Figuring Out a Program

Today’s the last workout of a program that I outlined earlier – four days a week alternating two each of the “big four” compound barbell lifts (squat, deadlift, overhead press, and bench press). Each of these is one of the “big four” because it works the body as more or less a complete system (as in the case of the overhead press, in which the whole body is “pressed” into service one way or another), or at least, a collection of systems. Working this program has enabled me to work around some injuries, while still enabling me to reach a number of personal bests.

Not merely are the muscles exercised, but the nervous system (“neuromuscular” aspects of training), the circulatory system, and even the skeletal system. Yes, even bones are strengthened with heavy weightlifting. Younger folks may not care, but this can be quite a marvelous thing for someone who’s tending toward osteoporosis, for example.

My own understanding of “programming” has gone through several evolutions. When I first joined the gym, I was gainfully employed, and so I hired a trainer. He was a young guy, a very caring guy. He looked at me, sized up some of my weaknesses, and put together a program based on pairing certain exercises like a dumbbell press and dumbbell rows, curls and tricep extensions, leg presses and hamstring curls. Things like that. In all, I had 10 exercises, for which I had to do three sets, three days a week. This gave me a good foundation for what was to follow. Later this was modified a bit, but still using the same principles.

But I’ve got some sons who work out, and their advice all along was “Dad, you’ve got to do the Stronglifts 5×5 program”. Totally different “principles”. The 5×5 program is a young man’s program – you start off light, and progressively add weight to the big four (the author of the program adds a fifth exercise to round it out, “barbell rows”, but this isn’t one of the big four). You work five sets of five for each exercise, broken up three days a week again, adding five or 10 lbs to the bar each workout. This works fine up to a point, and it enables you to make what others call “novice gains” – you gain the greatest amount of strength right after you first start lifting, because your body really “has the most room to grow”.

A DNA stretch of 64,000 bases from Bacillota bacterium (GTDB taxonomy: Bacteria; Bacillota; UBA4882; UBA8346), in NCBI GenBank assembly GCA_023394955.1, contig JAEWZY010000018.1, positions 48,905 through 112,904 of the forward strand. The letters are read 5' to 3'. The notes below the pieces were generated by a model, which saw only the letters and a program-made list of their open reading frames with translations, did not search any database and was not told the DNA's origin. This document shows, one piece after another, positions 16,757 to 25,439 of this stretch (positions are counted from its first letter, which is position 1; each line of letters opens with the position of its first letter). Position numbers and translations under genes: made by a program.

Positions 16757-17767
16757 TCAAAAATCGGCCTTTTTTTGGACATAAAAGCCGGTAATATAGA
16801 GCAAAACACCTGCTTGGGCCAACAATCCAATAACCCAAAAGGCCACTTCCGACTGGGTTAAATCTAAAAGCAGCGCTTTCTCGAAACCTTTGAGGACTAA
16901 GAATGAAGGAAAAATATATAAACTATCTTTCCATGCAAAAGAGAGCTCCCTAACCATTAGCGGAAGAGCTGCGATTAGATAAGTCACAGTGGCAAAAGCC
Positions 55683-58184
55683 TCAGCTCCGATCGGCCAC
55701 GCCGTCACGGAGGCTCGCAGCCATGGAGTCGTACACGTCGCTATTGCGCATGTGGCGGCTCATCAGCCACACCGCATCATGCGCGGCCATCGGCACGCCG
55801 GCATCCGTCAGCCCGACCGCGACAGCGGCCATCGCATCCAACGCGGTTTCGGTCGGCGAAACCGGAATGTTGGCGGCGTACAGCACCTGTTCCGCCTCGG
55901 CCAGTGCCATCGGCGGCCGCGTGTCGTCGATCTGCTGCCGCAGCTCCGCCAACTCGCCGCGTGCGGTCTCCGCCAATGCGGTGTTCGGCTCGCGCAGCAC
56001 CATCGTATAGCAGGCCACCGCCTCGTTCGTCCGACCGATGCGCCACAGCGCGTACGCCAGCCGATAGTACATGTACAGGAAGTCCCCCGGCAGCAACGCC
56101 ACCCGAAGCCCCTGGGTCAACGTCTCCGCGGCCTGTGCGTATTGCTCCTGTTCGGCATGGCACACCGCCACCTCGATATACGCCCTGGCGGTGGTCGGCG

Maybe I didn’t read far enough into the fine print, but after you’ve realized all of these “novice gains”, your start to plateau. I didn’t know what to do with those plateaus. I began to think something was wrong with me!

Now, there’s no shortage of advice – including bad advice – on the internet. I muddled around for a few months, but eventually I came across Mark Rippetoe’s “Practical Programming for Strength Training”. This is a gem of a book for a lot of reasons, but it isolated a couple of problems I needed to solve.

A solution … is to train each lift heavy and each lift light during the week.

This is, he says, “especially true for older lifters who may have a more difficult time with recovery”. (As the saying goes, “you don’t get strong from lifting heavy weights; you get strong by recovering from lifting heavy weights”.)

Without going into detail, it’s an intermediate-level program that’s designed to enable you to break through the plateaus, while still focusing on strength. I put a two-day-a-week version of this into practice some time last September (I was starting a job with a very long commute), upping it to four days a week in December (changing jobs and working from home).